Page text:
Five Tips To Successfully Retain Generation Y Managers

Mar 31 07:14 2010 Gen Wright Print This Article

They're called Generation Y: People born between 1978 and 1994, and they're rapidly climbing the business ladder.

As more and more of them rise to entry level management positions,Guest Posting it's increasingly important for upper management to understand how these young managers think in order to keep their interest in the organization.

Dr. Alison MacLeod, currently a researcher at the Human Element based in Cambridge, UK, sought to determine the behavior of these managers: their work-life balance, internet habits, career goals and more. Her report is the basis for this article.

Here are five strategies employers may find useful in retaining Generation Y managers and cultivating their growth in the organization.

1. Get Involved

Only 41% of Generation Y managers in this study reported regular reviews with their line managers. This is a symptom of a much larger problem and is directly related to the fact that younger managers don't have the same organizational loyalty as those that are more senior. While part of this can be attributed to additional time invested by a senior manager, the disconnect between upper management and Generation Y managers needs to be remedied if organizations want to retain these individuals in the long term.

Getting involved does not necessarily need to translate to increased supervision or micromanagement. In fact, evidence suggests that Generation Y managers are very proactive and independent. However, they require consistent feedback that helps them identify their strengths and weaknesses and points out avenues toward increased education and eventual responsibility.

2. Give Them Room to Grow

Generation Y managers are incredibly driven regarding learning new skills and progressing up the corporate structure as quickly as possible, sometimes to their own detriment. As an employer, it is in your best interest to offer these managers as much headroom as possible, because they typically aren't afraid to walk away and join another organization where the headroom is perceived to be greater. Generation Y managers get the most satisfaction from professional courses and qualifications, so an organization that provides a constant path upward toward ever more certifications will retain a Generation Y manager longer than one that does not. Blended learning, the practice of utilizing professional online networks to encourage more personal contact between younger managers and their mentors has been found to be an effective supplement to professional learning.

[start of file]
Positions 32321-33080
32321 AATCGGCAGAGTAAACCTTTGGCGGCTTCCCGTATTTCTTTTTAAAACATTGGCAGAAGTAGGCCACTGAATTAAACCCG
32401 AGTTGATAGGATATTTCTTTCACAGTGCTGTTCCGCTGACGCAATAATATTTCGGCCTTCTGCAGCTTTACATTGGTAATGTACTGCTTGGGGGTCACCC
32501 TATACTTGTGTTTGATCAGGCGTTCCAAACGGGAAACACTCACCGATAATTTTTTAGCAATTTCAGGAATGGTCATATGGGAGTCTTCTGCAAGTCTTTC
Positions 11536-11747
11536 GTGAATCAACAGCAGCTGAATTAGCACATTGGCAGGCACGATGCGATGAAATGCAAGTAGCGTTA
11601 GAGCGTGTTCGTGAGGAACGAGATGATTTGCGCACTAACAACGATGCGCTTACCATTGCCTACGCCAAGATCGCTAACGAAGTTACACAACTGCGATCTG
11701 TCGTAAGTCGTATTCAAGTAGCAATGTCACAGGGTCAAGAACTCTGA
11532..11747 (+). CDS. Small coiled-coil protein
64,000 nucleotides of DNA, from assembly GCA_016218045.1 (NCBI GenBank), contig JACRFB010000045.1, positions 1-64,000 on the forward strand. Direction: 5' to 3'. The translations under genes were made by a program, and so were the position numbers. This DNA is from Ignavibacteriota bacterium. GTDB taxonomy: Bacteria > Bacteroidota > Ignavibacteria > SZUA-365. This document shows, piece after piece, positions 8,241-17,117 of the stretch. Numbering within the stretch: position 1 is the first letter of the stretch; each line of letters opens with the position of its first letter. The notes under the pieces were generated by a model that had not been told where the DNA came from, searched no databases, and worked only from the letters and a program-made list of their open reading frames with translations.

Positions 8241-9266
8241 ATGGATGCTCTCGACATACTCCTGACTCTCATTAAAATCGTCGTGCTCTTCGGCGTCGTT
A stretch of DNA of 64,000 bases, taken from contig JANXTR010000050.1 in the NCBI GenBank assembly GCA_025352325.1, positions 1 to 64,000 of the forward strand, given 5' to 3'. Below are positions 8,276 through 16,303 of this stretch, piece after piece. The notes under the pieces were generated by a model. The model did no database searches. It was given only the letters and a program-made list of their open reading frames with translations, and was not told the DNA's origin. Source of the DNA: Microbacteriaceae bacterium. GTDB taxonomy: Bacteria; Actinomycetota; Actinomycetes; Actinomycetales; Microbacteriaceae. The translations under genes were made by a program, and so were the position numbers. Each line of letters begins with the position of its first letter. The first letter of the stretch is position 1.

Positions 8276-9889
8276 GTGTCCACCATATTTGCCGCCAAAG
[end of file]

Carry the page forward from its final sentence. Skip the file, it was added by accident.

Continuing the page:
If the organization has no headroom in the manager's current sector, job rotation is another way of keeping these managers engaged and retaining them within the organization.

3. Emphasize Positive Organizational Effects

90% of Generation Y managers surveyed said they wanted to work for an organization they can believe in. This was the point that was common to the greatest number of study responses. With such agreement, organizations would do well to bear this in mind when constructing a workplace culture. This culture need not be heavy handed and attempt to drum up corporate pride through traditional motivational methods; it can be as simple as pointing out the ways in which the organization is positively contributing to society and encouraging employees to take part in volunteer efforts and other programs that highlight social responsibility. As managers grow older, it becomes increasingly important that their organization have strong values, and a constant commitment to corporate social responsibility will go a long way toward satisfying a Generation Y manager's need to believe in the positive effect of their organization on society.

4. Maintain Flexibility

One of the greatest frustrations of Generation Y managers is the inability of organizations to change to reflect new realities, whether technological, organizational or otherwise. Generation Y managers want their organization to be as flexible as they are, able to alter its approach to best take advantage of new technologies or respond to changing market conditions. Upper management needs to respond more positively when Generation Y managers identify policies or procedures that are ineffective or counterproductive. If these items are necessary for reasons unknown to the manager, explaining them will help further their education while instilling the feeling that their input is valued nonetheless.

5. Don't Lose Site of Traditional Benefits

Although Generation Y certainly appreciates the more exotic benefits that have popped up in companies over the last several years, they are no substitute for traditional perks such as financial incentives and healthcare. Other lifestyle benefits did not enter into a manager's decision of whether to remain with a particular organization or look elsewhere. The only exception to this rule lies in wellness and fitness benefits, which were appreciated more than any other such benefit.

Overall, the number one item sought by Generation Y managers is transferable skills. If your organization meets this need while at the same time providing constructive, regular feedback, embracing new technology, acknowledging and considering recommendations and reinforcing the positive actions of your organization on society, it will be in the best possible position to recruit and retain Generation Y managers as they continue to make their way up the organizational chart.

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